And it is a wildness particularly lacking in our culture after childhood. The feeling of being part of something, of having power, of breaking taboos, of shit getting real. Rioting does rattle the chains of modern life in a way that is exhilarating. What sorts of activities would feed this need, prominent in us all, but especially in adolescence, without being so destructive to the fabric of community?
15) Arundhati Roy has said that another world is not only possible, but she is so close we can hear her breathing. She was not talking about rioting. But, doesn’t a riot reveal another world just on the other side of a flimsy barrier? Things which were unobtainable are now free. Cops which generally play the role of hunter are now the hunted. Anything seems possible.
There is something of great value in the realization that our most taken for granted concepts – private property, social order, decorum – can disappear in an instant if people want them to. Rioting may be crude and ugly magic, but they are magic just the same, and remind us how much of what we take for granted as resistant to change can in fact be changed instantly, as soon as people decide it has no legitimacy.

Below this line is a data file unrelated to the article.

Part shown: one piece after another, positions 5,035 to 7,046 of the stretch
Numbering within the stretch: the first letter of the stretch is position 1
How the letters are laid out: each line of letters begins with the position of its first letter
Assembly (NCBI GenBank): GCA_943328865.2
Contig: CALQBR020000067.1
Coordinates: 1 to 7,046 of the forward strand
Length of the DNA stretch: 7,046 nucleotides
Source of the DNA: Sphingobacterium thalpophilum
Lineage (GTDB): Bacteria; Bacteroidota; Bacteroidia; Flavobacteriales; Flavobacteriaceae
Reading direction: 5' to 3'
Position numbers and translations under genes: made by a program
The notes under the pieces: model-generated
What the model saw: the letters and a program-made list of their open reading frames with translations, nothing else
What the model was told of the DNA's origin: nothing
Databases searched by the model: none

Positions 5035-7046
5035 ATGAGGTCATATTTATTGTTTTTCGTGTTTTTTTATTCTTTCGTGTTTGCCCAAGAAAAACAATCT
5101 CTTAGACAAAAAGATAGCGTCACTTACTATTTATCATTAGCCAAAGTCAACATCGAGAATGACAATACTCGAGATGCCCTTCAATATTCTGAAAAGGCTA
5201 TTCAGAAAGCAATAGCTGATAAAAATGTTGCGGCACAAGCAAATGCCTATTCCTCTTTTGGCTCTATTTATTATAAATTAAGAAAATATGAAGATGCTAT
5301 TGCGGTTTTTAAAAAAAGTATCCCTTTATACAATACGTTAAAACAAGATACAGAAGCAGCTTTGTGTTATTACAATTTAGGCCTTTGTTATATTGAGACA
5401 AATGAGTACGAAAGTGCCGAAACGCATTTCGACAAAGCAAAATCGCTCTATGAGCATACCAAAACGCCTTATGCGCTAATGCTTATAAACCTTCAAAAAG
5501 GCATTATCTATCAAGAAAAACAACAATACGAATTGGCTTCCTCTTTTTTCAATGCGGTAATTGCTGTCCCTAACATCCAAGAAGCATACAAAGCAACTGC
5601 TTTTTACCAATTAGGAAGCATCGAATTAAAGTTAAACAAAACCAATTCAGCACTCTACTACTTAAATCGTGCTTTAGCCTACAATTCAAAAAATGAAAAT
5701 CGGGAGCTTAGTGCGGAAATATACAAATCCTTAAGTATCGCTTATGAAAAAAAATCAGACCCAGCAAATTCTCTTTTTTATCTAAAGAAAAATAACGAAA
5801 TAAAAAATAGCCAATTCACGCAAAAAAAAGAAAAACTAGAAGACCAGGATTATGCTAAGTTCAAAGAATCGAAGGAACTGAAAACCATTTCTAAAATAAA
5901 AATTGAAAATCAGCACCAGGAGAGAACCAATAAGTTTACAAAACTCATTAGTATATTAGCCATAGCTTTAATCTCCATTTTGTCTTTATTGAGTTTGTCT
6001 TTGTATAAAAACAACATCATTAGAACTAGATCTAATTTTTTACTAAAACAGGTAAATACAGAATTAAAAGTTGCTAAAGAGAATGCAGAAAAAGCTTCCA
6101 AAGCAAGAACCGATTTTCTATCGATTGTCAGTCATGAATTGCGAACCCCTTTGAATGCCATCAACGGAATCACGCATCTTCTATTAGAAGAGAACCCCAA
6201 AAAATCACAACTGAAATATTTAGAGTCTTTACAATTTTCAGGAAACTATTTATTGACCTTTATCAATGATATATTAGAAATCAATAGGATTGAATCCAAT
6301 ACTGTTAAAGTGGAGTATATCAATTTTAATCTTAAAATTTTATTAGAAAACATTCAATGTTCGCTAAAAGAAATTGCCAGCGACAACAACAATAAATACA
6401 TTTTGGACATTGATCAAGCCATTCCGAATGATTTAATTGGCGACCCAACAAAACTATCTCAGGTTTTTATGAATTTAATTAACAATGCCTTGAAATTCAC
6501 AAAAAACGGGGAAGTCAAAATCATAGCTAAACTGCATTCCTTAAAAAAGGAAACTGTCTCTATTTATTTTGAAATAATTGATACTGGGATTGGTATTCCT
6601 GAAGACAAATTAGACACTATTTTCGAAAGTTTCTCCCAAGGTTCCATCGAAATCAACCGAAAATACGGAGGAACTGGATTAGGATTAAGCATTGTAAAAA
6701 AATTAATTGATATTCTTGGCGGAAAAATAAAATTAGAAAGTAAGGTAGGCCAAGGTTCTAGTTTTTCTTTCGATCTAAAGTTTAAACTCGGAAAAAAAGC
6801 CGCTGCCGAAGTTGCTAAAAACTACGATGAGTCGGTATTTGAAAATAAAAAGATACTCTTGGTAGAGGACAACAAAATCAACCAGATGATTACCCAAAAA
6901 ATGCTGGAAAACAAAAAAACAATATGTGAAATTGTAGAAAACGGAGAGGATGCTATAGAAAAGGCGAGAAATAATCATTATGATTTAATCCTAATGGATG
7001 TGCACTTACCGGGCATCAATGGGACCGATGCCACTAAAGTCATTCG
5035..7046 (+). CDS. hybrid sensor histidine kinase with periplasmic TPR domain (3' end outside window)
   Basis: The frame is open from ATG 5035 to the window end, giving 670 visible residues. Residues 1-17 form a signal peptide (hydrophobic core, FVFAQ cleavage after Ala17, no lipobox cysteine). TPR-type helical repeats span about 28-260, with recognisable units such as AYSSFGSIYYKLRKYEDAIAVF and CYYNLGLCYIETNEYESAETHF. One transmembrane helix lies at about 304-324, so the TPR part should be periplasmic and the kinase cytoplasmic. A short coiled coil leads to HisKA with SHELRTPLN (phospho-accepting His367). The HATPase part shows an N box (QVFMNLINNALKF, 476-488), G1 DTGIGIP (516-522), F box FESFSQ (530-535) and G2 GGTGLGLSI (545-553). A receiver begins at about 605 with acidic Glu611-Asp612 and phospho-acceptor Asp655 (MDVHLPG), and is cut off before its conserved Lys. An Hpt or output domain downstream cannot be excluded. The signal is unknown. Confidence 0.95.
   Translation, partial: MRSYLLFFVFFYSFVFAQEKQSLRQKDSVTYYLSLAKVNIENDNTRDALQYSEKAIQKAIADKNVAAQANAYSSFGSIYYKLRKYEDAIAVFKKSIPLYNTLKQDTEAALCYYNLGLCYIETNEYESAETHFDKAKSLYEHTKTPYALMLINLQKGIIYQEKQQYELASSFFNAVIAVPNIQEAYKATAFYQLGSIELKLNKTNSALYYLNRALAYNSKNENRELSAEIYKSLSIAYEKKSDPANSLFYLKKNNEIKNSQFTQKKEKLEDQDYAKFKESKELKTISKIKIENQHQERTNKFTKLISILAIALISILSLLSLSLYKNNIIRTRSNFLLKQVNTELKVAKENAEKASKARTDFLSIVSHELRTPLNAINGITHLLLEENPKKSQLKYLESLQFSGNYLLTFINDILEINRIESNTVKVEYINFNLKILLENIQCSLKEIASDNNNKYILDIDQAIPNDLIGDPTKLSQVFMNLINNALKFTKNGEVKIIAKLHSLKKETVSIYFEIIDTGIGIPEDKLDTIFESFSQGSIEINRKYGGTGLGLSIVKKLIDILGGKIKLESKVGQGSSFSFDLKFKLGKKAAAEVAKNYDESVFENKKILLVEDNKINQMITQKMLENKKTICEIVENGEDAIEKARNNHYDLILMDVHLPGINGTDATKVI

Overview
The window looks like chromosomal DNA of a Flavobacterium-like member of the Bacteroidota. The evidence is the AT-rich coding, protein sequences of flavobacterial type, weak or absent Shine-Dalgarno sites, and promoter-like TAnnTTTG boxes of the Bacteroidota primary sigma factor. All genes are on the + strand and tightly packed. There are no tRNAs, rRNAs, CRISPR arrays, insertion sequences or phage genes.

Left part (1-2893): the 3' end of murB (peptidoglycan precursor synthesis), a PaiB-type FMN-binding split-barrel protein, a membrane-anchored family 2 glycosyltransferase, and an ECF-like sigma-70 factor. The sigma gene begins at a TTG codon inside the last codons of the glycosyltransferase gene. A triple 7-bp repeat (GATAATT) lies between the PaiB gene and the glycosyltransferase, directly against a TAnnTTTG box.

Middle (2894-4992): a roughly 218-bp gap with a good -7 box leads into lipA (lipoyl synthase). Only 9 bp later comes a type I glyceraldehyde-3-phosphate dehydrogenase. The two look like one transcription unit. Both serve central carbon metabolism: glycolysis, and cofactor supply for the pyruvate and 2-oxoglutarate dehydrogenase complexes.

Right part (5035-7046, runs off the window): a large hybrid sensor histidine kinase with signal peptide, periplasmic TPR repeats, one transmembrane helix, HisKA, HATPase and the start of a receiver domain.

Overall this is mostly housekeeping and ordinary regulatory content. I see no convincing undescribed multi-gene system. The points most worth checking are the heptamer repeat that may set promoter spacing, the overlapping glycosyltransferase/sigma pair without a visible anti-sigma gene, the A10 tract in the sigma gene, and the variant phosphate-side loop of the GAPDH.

Currencies. Presidents. Dictators. Empires.
Those who feel change will never come, would do well to remember that it often happens with breathtaking speed, once the conditions are right.
16) Within a few days, over a million people had joined a page on Facebook to “Support the Met Police against the London Rioters”. It was praised by David Cameron. It was started by an unrepentant racist. I’m not saying this means anything. I’m not saying it doesn’t.